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Published: 02 August 2021   •   Media release

The Murray-Darling Basin Authority has examined water use across the Murray–Darling Basin catchments for the 2019–20 water year and found a 97 percent compliance rate across Queensland, New South Wales, the ACT, Victoria and South Australia.

The MDBA today released the Sustainable Diversion Limit (SDL) Compliance Report for the 2019–20 water year. It's the first compliance report which examines how water use reported by Basin state governments is tracking in accordance with the limits set by the Basin Plan.

SDLs are how much water, on average, can be used in the Basin by towns, communities, industries and farmers. Basin states are required to stay within the Basin Plan limits in applying their water management frameworks.

Executive Director of Basin Plan Regulation, Tim Goodes says the report shows that of the 109 SDL resource units – which cover both surface and groundwater – 106 were within the limits.

"There was a 97 percent compliance rate across the groundwater and surface water areas in the Murray–Darling Basin – which is great news," Tim Goodes said.

"We'd like to thank all Basin states for genuinely participating in this process under bilateral agreements, where the enabling water resource plans had not been accredited prior to the start of the 2019-20 water year."

In the first SDL Compliance Report, New South Wales (NSW) reported water use above the allowable limits in three areas, including the Barwon–Darling surface water, the Upper Macquarie Alluvium and Lower Murrumbidgee Deep groundwater areas. 

"These findings don't mean there have been individual compliance issues or breaches in water use – this is about water planning and use at a catchment level."

For the two groundwater catchments, the MDBA found NSW's reported reason for the exceedances to be valid. NSW has already applied a restriction on water take in one of these areas in 2020-21 and is talking to communities about how to apply these in future, if needed.

For the Barwon-Darling surface water area, the NSW claim for reasonable excuse was not accepted and NSW has committed to a series of actions to improve.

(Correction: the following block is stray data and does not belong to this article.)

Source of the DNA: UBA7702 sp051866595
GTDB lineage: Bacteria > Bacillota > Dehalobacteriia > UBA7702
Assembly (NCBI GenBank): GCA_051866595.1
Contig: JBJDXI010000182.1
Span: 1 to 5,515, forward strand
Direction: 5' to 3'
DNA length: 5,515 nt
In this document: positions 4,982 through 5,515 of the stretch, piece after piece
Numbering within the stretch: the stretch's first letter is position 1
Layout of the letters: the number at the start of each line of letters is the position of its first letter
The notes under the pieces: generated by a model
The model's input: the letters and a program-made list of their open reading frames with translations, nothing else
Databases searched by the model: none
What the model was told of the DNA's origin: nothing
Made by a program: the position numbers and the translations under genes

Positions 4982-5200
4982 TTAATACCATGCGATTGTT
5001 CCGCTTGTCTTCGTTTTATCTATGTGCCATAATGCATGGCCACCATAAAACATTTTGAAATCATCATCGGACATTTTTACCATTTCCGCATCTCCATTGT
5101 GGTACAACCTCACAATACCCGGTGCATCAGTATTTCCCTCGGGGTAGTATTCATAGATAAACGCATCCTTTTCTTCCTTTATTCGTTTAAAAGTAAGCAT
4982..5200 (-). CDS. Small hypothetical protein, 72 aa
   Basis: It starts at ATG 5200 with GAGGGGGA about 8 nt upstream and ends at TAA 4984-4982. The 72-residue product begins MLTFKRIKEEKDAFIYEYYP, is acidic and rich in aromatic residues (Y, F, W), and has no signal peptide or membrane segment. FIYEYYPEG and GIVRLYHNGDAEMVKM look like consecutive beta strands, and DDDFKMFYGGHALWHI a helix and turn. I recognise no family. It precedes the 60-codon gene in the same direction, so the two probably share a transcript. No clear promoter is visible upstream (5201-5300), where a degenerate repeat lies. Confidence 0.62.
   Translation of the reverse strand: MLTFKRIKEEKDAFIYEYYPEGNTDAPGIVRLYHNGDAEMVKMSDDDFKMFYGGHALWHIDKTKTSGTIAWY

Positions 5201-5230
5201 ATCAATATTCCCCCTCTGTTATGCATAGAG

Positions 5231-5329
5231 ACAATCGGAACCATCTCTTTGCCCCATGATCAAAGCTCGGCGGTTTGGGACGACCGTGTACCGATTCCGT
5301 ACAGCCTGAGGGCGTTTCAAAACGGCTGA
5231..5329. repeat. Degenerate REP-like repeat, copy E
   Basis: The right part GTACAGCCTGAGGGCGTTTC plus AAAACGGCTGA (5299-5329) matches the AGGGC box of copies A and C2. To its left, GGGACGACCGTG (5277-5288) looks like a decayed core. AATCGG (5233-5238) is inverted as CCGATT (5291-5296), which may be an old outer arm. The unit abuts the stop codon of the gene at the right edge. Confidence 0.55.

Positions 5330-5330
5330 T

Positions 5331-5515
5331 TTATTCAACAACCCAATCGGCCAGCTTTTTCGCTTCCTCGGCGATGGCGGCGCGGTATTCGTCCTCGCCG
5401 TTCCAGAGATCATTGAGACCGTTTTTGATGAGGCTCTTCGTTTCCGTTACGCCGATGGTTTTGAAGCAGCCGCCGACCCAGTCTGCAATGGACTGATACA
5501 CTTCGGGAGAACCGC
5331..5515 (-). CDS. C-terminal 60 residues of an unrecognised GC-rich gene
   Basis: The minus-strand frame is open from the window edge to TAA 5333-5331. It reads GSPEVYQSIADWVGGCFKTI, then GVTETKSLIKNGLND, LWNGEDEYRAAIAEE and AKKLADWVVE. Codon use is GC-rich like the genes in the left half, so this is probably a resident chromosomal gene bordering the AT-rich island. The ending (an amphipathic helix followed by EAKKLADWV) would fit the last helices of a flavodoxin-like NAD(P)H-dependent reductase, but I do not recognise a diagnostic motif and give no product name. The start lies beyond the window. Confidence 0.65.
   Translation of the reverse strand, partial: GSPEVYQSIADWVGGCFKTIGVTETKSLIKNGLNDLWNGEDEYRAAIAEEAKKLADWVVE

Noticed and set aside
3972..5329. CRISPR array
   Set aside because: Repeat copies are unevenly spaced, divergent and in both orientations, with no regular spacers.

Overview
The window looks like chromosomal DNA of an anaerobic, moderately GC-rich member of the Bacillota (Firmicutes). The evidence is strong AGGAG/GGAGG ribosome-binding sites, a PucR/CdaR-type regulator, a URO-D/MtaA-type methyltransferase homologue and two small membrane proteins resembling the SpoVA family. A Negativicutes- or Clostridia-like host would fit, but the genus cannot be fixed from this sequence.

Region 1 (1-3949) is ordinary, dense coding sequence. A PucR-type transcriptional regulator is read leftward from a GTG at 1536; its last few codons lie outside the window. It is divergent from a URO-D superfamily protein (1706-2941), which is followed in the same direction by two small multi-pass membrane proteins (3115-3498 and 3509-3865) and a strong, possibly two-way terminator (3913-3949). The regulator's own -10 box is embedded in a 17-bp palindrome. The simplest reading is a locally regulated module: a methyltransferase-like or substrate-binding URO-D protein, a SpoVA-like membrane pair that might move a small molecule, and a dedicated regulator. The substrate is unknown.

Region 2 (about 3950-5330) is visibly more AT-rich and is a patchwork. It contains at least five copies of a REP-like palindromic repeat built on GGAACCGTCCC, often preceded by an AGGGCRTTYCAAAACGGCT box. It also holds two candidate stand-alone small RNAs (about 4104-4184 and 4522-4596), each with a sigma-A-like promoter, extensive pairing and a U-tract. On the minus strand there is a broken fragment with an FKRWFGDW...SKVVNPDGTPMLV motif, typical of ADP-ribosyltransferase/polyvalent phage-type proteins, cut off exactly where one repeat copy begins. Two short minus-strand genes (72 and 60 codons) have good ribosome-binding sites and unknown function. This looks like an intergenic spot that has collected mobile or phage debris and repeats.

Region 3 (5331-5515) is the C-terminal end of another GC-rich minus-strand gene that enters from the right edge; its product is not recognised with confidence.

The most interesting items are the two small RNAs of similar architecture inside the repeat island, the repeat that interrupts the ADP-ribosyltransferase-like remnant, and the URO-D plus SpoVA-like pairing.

The MDBA found in the Barwon-Darling, NSW has not been operating fully in accordance with their bilateral agreement in which they stated they'd adhere to their draft water resource plan for the Barwon-Darling.

"NSW has not fully implemented its ‘rules for take' outlined in their draft water resource plan which includes assessing compliance with their state limits. This is an important rule to ensure actual take does not exceed the allowable limits," Tim Goodes said.

Separately, NSW has explained that their model needs further work to enable a better understanding of SDL compliance and the MDBA agrees with this.

"The Barwon-Darling model is 20 years old and is based on diversion data from old meters; it hasn't been recalibrated to reflect the new meters being rolled out," Tim Goodes said.

"We acknowledge there has been significant work undertaken by New South Wales to meet SDL compliance and Compliance Compact obligations to date.

"New South Wales has worked cooperatively with us, and outlined its plans to improve, and we are pleased that they will publish information about compliance with their state limits.

"We have also asked New South Wales to re-double efforts to deliver on a range of existing commitments that relate to the measurement, management and regulation of water resources," Tim Goodes said.

When the Office of Compliance moves to the Inspector General for Water Compliance, the IGWC will be response for SDL compliance while the MDBA will continue to do SDL accounting.  

To read the full report: Murray–Darling Basin sustainable diversion limit compliance outcomes 2019–20 (

To read a summary of the report findings: Report summary: Murray–Darling Basin Sustainable Diversion Limit Compliance Outcomes 2019–20 (

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